Rafa Benitez was making a half-hearted complaint about a foul awarded following a trip by Ayoze Perez on Juan Mata when he glanced to his left.
Completing their stretches and fully stripped were the Manchester United substitutes Romelu Lukaku and Alexis Sanchez. It was the 63rd minute. Benitez’s concern immediately altered, and with good reason.
Ole Gunnar Solskjaer perhaps knows better than anyone the importance of a good Man United substitute. It was also a reminder of a fairly huge gulf between the top of the Premier League and those in its lower reaches. Newcastle’s number nine shirt has a loan forward in it.
Marcus Rashord drilled the free-kick from fully 30 yards straight at Martin Dubravka in the home goal. It would be generous to say there was possibly a difficult bounce as the shot arrived, but it was unquestionable that the fumble and rebound lit a spark inside the previously misfiring Lukaku.
In front of his new manager, the Belgian pounced, Dubravka hurt a hand in his attempt to make amends, but it was meaningless. With his first touch of the game Lukaku had put his side ahead. It was the 64th minute.
Newcastle are the third lowest scorers at home in the division, with just seven goals from 11 games. The goal felt like it would be part of a victory almost as soon as it hit the net.
Blunting Newcastle's strike force has been such a desecration of club tradition. For all their woes, and a fourth successive victory at the start of a managerial career that brings mention of Sir Matt Busby has to be contextualised - four teams who will be happy enough to start next season in England’s top division - Man United have retained firepower.
Perhaps that more than anything has been the biggest emergence after Jose Mourinho. Solskjaer has let players off their leash, and the result was a victory which ended comfortably and was sealed in the 80th minute.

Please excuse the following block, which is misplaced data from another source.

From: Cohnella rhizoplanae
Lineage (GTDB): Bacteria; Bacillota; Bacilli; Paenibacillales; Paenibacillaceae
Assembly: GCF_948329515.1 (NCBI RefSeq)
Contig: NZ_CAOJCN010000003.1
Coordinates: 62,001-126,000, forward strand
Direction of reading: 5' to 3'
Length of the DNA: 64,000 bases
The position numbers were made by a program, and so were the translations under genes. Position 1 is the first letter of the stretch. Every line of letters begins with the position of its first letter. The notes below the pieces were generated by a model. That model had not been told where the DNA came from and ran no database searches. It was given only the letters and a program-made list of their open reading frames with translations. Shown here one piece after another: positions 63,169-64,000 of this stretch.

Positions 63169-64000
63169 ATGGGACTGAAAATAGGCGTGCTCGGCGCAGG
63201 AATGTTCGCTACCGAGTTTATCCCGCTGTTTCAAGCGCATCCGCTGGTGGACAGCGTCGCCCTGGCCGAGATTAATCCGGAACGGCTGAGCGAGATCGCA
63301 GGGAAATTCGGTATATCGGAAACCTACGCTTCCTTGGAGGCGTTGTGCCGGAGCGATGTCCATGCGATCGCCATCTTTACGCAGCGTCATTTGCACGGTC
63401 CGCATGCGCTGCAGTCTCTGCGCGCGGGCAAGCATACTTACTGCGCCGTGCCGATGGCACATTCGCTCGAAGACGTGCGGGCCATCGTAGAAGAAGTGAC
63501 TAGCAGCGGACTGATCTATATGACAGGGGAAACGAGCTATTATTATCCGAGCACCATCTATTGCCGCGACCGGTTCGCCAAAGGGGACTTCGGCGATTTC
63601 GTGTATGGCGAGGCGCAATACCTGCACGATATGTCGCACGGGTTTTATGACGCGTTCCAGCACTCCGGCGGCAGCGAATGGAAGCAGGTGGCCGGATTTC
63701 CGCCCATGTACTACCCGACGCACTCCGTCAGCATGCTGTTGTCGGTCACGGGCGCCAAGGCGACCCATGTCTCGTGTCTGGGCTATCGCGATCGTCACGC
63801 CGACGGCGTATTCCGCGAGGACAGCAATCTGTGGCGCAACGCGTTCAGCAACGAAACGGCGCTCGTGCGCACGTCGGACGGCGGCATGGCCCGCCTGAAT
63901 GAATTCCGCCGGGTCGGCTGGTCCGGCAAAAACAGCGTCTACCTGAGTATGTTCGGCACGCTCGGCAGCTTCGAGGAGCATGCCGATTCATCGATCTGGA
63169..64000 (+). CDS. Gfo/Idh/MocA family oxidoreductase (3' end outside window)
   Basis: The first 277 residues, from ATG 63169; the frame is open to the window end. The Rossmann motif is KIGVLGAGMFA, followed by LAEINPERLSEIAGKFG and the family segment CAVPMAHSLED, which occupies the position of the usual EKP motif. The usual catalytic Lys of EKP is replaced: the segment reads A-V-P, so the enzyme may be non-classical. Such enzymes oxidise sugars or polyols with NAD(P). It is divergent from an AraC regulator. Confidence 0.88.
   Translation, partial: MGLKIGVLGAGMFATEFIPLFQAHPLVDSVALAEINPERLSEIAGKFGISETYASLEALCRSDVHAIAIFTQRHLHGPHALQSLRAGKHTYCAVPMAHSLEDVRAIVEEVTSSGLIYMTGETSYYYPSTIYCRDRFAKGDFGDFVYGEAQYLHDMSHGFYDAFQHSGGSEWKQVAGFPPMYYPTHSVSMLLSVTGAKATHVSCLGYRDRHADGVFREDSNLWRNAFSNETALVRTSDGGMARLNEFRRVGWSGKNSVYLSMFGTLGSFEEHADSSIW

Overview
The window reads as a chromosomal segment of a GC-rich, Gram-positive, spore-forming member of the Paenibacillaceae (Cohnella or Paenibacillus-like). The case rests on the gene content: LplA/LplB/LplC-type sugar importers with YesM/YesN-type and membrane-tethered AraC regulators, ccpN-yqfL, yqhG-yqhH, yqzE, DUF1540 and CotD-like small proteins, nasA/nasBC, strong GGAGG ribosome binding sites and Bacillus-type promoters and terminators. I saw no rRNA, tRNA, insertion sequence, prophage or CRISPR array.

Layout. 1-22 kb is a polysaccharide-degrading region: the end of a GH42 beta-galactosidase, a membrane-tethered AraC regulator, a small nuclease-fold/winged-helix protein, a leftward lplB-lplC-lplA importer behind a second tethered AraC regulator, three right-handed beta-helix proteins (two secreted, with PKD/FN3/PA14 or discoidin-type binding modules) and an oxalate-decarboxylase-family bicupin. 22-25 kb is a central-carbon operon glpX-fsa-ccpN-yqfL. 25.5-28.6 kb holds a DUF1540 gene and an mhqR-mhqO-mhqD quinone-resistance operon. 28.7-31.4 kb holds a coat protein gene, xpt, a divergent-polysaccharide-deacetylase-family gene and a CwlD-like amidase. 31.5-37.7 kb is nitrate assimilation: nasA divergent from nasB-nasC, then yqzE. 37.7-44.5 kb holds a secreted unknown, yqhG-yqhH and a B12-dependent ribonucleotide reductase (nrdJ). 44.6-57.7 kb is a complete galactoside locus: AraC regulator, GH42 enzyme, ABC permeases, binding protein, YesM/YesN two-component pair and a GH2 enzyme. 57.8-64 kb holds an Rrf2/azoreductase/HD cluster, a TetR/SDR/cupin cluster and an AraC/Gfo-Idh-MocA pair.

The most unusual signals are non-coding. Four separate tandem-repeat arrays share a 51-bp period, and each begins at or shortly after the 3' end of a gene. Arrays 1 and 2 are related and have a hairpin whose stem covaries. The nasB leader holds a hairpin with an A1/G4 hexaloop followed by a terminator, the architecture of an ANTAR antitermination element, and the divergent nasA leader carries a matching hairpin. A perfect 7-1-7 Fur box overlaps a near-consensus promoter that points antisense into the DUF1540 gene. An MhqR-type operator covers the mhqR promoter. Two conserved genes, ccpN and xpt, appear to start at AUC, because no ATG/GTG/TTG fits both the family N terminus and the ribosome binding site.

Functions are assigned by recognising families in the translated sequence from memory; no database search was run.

Both substitutes were involved this time. Lukaku fed Sanchez on the edge of the Newcastle penalty area, there was a clever toe poke to his left and Rashford had an age to pick his spot and cooly shoot past Dubravka. There were chants of ‘Ole, Ole, Ole’ from the 3300 visiting supporter in Level 7 of the Leazes End of St James’ Park.
Their side had started well. Dubravka could only parry early efforts from Pogba in the fourth minute and then from a Marcus Rashford free-kick from distance.
It was in the reshaped defence that Solskjaer’s problems lay and will still need solutions. There remains a nervousness in Phil Jones’ game and Newcastle played on it. Much is made of financial differences but nothing highlighted the gulf better between the sides than the fact the returning central defender, included because of suspension to Eric Bailly and injury to Chris Smalling, cost only slightly less, at £16.5 million, than Newcastle’s front five.
There is always context, but in there, came a fine first half display from Christan Atsu.
Three times he was denied in the opening 45 minutes, first, when David De Gea saved smartly to his left, then when he shot straight at the Spanish goalkeeper and then, with all three opportunities coming in the space of six minutes, when he dragged a shot wide of the far post after a clever cross field ball from Fabian Schar.
Pogba shot wide late in the half and Jones headed on top of the Newcastle net. There were chances for the home side. Atsu shot wide again just before the hour and Perez’s shot after a fine ball from Jonjo Shelvey was blocked by Luke Shaw.
This, however, for more context, was Newcastle’s eighth defeat at home this season. Solskjaer has afforded a major change, but he has done it against Premier League lite.
Bigger challenges await, most notably away to Tottenham on January 13, but that wasn’t being mentioned as he waved his arms in joyous celebration towards those fans of Manchester United. He was met with roars.
Job starts do not come much better.
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